According to the Hungarian Government website, the participating personnel from the HuAF have been training recently to get ready for what can be described as the most difficult and the most challenging mission of the Hungarian Air Force in the last 70 years. 

The Hungarian team has taken over the Baltic Air Policing Mission from the Royal Norwegian Air Force. As a part of this mission, the Hungarian team may receive real-life alerts (Alpha Scramble) and training alerts (Tango Scramble). The contingent, consisting of four Gripen fighters and more than 100 personnel including pilots and ground staff, will play the lead role in this mission for the next four months. 

Hungary is the 16th NATO Ally to participate in the Baltic Air Policing Mission. The country will send its contingent again next year for the airspace protection of Estonia, Latvia and Lithuania. The mission will last for four months.

Read the full story here.

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Aerial and static displays of multi-role supersonic fighter Gripen were among the highlights of Slovak International Air Fest (SIAF) 2015. This year Saab, the producer of Gripen and general partner of the event, offered the visitors a unique chance to get into the cockpit of a full-scale replica of the aircraft and see the world as pilots do.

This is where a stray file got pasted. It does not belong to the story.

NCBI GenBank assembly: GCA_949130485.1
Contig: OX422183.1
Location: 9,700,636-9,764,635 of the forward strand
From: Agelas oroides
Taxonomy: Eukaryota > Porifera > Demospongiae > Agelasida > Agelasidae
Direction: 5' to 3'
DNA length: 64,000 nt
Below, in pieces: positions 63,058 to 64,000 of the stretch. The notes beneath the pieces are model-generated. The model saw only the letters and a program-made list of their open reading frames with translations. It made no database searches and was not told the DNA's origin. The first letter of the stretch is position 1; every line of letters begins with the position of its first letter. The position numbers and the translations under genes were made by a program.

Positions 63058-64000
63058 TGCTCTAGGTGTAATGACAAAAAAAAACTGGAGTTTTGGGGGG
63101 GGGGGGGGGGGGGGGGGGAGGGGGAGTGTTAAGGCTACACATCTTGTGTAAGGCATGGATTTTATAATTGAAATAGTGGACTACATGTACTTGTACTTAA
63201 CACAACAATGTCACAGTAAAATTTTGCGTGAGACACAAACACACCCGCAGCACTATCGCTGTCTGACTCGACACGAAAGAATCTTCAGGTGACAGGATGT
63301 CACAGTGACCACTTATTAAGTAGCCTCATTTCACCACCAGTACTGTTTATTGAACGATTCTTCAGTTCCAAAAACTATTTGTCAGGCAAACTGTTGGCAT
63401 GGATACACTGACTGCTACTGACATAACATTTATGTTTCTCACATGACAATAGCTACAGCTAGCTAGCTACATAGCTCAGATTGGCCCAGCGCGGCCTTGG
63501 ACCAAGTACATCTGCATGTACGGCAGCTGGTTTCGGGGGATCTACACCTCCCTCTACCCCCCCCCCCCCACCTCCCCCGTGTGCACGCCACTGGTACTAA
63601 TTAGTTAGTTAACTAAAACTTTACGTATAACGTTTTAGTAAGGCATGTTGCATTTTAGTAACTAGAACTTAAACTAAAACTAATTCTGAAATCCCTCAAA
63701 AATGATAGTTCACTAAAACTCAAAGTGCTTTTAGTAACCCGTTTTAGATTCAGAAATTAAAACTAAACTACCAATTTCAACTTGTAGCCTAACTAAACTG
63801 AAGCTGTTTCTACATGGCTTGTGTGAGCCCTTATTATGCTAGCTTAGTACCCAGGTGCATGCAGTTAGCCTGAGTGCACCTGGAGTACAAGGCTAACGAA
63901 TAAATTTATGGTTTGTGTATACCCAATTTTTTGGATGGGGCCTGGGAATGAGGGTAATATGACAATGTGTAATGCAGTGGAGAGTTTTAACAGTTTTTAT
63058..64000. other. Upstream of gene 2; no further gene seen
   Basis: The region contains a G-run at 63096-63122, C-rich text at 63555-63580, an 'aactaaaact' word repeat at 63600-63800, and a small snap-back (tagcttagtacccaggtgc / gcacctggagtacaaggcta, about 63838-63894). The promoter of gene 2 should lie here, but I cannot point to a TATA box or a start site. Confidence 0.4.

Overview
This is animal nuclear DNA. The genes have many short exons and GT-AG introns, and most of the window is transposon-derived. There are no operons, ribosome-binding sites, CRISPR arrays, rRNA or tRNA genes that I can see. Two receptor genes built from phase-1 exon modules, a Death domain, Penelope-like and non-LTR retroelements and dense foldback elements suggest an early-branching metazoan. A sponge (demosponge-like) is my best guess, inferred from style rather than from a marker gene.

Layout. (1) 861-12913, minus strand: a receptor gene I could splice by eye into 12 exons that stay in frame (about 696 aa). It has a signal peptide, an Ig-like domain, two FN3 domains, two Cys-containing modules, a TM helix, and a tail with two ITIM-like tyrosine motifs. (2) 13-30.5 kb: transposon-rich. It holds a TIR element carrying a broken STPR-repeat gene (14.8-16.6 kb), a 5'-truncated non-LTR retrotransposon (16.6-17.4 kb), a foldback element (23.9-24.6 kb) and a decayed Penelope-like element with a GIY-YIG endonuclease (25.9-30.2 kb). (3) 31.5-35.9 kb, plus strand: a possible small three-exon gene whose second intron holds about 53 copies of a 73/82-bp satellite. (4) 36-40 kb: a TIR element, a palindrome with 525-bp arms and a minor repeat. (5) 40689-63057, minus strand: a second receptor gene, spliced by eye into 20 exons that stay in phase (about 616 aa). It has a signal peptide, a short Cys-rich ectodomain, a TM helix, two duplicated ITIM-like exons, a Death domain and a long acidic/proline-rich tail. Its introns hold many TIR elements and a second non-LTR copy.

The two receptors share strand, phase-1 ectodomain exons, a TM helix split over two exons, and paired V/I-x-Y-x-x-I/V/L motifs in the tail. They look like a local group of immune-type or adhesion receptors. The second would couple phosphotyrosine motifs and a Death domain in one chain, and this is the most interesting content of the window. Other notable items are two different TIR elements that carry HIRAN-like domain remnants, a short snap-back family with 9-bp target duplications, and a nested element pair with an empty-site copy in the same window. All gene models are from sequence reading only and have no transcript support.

Swedish Air Force Gripen participated in the aerial programme on Sunday. Visitors who wanted to experience the role of the Gripen pilot first-hand were welcome in the Saab Experience Hangar, which offered the opportunity of flying and shooting in various scenarios on a state-of-the-art simulator. Other attractions included simulators of the RBS 70 man-portable air-defence system and Saab's Small Weapons Indoor Trainer (SAVIT).